Mask Wild

Masked shoppers walk down Main Street on Friday, Nov. 27, 2020, in downtown Bozeman.

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The coronavirus surge slowed this week for the first time in months, but Gallatin City-County Health Officer Matt Kelley cautioned that the pandemic remains serious.

The seven-day rolling average of daily COVID-19 cases reached 117.7 per 100,000 residents on Wednesday, an 18% decline over the week prior, according to the health department’s weekly report, which was released Friday.

“You’re probably running into more people you know who have been diagnosed,” Kelley said in a press call on Wednesday. “It’s just spreading pretty rapidly in the community.”

The percent of tests coming back positive dropped to 16.8% this week, down from 24.5% last week. Even so, public health experts say the positivity rate is high enough that more testing is needed to avoid missing a significant number of cases, according to the weekly report.

The county’s testing system remains strained. It is taking about three days to return results — more than the ideal one or two days, according to the weekly report.

While the turnaround time is lower than it was earlier in the month when it took about four days to receive test results, it continues to be highly variable. The variability is likely because the tests of those who are symptomatic are prioritized and because several different health care providers and labs are collecting and processing tests.

The number of new COVID-19 cases at Montana State University declined this week, likely because students began leaving campus as the fall semester ended. There were 105 new COVID-19 cases, a 44% decline over the week prior. A total of 1,298 cases have been reported at MSU since Aug. 1.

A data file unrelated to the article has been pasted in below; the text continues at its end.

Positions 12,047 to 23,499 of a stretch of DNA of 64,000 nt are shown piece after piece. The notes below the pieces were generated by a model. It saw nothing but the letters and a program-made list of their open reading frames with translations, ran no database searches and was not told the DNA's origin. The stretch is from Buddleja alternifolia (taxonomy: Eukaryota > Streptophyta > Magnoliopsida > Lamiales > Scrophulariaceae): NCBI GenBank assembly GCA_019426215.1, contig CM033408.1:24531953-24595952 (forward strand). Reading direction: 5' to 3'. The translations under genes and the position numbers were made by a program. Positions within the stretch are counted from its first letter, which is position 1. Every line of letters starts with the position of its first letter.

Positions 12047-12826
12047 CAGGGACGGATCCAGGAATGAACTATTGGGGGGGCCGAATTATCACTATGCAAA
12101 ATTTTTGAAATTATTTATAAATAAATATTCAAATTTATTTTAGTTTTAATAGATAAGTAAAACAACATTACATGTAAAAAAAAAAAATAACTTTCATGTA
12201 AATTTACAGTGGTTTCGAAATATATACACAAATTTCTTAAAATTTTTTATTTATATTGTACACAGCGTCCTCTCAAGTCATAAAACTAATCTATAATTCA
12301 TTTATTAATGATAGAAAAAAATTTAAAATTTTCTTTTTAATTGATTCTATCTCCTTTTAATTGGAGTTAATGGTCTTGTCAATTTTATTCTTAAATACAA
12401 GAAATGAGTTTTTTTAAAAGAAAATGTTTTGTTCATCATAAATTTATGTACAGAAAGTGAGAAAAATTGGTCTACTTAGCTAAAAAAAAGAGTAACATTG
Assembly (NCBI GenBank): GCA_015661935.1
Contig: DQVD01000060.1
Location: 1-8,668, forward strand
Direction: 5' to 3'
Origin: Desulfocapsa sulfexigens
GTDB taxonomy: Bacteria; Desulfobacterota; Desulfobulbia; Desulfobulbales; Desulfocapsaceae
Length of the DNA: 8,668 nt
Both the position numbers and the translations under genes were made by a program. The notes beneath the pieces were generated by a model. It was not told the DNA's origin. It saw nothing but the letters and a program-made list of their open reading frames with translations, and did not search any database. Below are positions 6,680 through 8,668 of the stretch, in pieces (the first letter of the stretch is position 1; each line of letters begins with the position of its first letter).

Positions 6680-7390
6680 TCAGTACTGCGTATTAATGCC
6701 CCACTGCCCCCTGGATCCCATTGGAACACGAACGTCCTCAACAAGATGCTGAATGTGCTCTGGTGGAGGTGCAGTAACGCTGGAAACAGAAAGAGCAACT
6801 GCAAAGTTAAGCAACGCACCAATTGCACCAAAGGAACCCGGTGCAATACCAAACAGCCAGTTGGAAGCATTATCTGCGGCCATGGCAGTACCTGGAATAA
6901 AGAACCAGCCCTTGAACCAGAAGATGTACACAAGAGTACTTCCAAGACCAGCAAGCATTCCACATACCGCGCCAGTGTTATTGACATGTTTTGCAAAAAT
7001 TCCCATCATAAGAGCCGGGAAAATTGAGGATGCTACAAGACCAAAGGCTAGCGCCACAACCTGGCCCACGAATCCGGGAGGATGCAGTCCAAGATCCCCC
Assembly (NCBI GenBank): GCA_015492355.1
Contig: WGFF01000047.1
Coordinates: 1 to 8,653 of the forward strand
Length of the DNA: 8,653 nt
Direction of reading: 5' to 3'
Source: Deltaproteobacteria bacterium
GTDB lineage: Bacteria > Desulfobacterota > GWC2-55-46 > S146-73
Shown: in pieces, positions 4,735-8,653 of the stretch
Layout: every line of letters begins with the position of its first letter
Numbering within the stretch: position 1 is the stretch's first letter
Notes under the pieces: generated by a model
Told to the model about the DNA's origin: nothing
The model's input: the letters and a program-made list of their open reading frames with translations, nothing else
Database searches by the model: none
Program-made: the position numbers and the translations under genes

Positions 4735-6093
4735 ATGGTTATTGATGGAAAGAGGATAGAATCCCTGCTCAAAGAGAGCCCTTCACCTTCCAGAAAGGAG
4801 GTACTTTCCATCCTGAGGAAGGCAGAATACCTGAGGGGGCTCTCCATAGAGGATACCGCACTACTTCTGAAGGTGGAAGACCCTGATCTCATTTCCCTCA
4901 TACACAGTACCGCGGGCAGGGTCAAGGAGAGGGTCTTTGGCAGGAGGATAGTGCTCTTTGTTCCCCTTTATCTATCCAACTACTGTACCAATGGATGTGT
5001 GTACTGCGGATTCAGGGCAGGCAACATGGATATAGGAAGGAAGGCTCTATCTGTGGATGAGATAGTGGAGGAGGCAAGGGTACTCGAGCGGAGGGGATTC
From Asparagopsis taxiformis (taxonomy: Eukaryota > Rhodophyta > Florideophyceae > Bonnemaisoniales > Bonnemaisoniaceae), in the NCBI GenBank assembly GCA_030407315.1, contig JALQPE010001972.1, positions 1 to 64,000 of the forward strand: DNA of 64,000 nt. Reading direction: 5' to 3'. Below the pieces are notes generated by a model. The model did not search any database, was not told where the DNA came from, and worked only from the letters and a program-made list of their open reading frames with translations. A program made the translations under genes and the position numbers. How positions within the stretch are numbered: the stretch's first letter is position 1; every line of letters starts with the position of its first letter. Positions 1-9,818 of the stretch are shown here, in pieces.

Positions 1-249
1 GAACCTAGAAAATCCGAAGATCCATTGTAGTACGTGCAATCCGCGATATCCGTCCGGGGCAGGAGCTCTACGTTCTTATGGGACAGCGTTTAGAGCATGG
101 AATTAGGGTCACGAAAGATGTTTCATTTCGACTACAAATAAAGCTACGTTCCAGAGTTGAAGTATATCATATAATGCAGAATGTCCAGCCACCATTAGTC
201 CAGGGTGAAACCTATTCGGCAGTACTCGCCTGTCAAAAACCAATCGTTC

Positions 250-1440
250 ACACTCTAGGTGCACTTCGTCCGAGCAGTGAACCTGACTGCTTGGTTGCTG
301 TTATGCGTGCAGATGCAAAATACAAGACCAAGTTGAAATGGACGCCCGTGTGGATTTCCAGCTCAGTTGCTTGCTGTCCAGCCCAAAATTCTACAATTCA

As of Friday, 24 K-12 schools had a total of 50 cases.

Bozeman Health Deaconess Hospital and Big Sky Medical Center, the county’s two hospitals, had more available beds on Friday than they had a week ago. This could be because the hospital has added beds in recent days to accommodate the increase in hospitalizations.

“We’ve had concern for a long time,” Kelley said, referring to the level of COVID-19 hospitalizations, which hit a high of 34 on Wednesday. “… I wouldn’t say that’s acute right now that concern, (but) it’s significant.”

Although some metrics show the surge tapering off, deaths have jumped significantly with six — or about one-third of the county total — reported this week.

“Public health in general has been expecting a pretty hard beginning of the winter for quite some time,” Kelley said. “That’s what gives me some pause about drawing too much confidence from the slight leveling off.”

In response to Kelley’s guidance and the Gallatin City-County Health Board’s orders, including the mask mandate and recent restrictions on businesses, about four people protested in front of Kelley’s home on Thursday and Friday.

Roger Roots, a perennial Libertarian candidate, and John Lamb, a Norris resident who lost his bid for state Senate this year, have documented their protests in videos on Facebook that have garnered thousands of views.

On Thursday, neighbors called the police on the protesters, who had a turkey on a leash and a small grill where they burned masks.

As they set up their signs on Friday morning, Roots and Lamb questioned the seriousness of the virus and claimed the government was overstepping its authority by enacting public health rules. They said they would remain in front of Kelley’s house until he resigned or reversed the rules.

Parked cars and sawhorses lined the street to block protesters.

A neighbor came out and said a residential area was an inappropriate place to protest. He suggested they go to the county courthouse or Law & Justice Center.

In a video Lamb posted on Facebook on Friday afternoon, he said Kelley’s wife had brought the protesters doughnuts.

When reached on Friday afternoon, Kelley said he could see three protesters outside his home.

Despite the protesters, he said he would continue to listen to public health experts and look at the local COVID-19 data to guide his decisions on how to keep Gallatin County healthy and safe.

“In public, the vast majority of people say they’re thankful for our work,” he said, adding, “I’m grateful they (the protesters) feel healthy enough and well enough to do this, but from where they’re sitting, they can see the hospital where, today, there are 25 people with COVID, and that’s what we’re working to avoid.”

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Perrin Stein can be reached at or at 582-2648.